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Controversial low traffic neighbourhoods (LTNs) made permanent in Cowley

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Controversial low traffic neighbourhoods (LTNs) made permanent in Cowley
Councillors at Oxfordshire County Council have voted unanimously to make LTNs in Cowley permanent.

Councillors at the helm of Oxfordshire County Council unanimously voted to keep low traffic neighbourhoods (LTNs) in Cowley, Oxford, with one acknowledging: “We will be judged by the end result.”

The controversial measures, which enable the use of giant plant pots and bollards to close off side roads to through traffic, were experimental, but these LTNs have been made permanent by Liberal Democrat, Labour and Green councillors in charge of the county.

The decision, which relates to LTNs in Church Cowley, Florence Park and Temple Cowley, came with a promise to “undertake further community and stakeholder engagement in order to further refine and improve the scheme” by spring 2023.

Potential amendments include replacing some hard closures with automatic number plate recognition cameras, reviewing the exact locations of some restrictions and replacing some with “elements such as parklets in order to deliver public realm improvements”.

It came after almost an hour of addresses from members of the public, Oxford City Council and county council members. The debate was very polarised between a balanced number of supporters and objectors.

Councillor Andrew Gant (Lib Dem, Wolvercote & Summertown), the county’s cabinet member for highway management, said: “There is a problem in the modern city of too many cars damaging amenity in residential streets.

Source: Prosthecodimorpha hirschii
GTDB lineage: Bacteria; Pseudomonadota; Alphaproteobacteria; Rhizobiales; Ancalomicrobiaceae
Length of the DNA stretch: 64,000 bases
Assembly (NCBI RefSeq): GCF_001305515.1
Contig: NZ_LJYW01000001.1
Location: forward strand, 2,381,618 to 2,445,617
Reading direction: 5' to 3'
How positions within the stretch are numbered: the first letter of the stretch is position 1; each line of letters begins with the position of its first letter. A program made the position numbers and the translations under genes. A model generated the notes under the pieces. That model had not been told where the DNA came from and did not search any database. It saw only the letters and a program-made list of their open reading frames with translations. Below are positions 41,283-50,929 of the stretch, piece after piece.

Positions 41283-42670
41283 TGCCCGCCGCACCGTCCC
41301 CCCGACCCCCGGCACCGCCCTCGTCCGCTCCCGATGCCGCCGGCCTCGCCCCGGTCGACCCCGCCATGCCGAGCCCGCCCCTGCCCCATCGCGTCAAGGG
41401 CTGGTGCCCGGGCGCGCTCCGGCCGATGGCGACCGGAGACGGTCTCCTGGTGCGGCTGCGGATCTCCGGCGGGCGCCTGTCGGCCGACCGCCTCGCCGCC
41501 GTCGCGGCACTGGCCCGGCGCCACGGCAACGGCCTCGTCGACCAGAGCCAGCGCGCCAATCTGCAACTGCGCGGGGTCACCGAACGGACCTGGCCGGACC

“This scheme has delivered significant benefits in addressing that problem, and it is not the recommended policy of this council to abandon those benefits and allow that level of traffic to return and to continue to grow unchecked.

“However, it is also clear that there have been adverse effects. It is the intention of the process of mitigation and change to address that by looking carefully at individual locations fully, honestly and openly to identify whether the kind of interventions identified can mitigate those effects while maintaining the benefits of the underlying principles.

“That process begins immediately and we will set out our approach shortly.”

Councillor Gant also announced that proposed LTNs in Headington will not move forward “at the very least in the immediate future” and “until the core schemes have been progressed and analysed”.

He also said that the council would “look carefully and closely” at allowing on-duty funeral vehicles to pass through the High Street bus gate to alleviate issues relating to funerals in Botley that need to take place before sundown, adding: “It is the intention of this council to deliver that.”

Councillor Dr Pete Sudbury (Green, Wallingford), the cabinet member for climate change delivery & environment, said: “I believe we should accept the officers’ advice and study with local people the modifications needed to make things work as well as they can.

“I recognise some people will think that is just us imposing our own views and be very sceptical about that. To them I say the opera is not over until the fat lady sings, that we will be judged by the end result and we accept responsibility for that.”

Councillor Duncan Enright (Lab, Witney North & East), the cabinet member for travel and development strategy, highlighted the need for the county to have “a listening council”.

“It is about listening to people’s individual stories from the areas of the city they live in that will help us to design the best and most appropriate measures. We must continue to do that,” he said.

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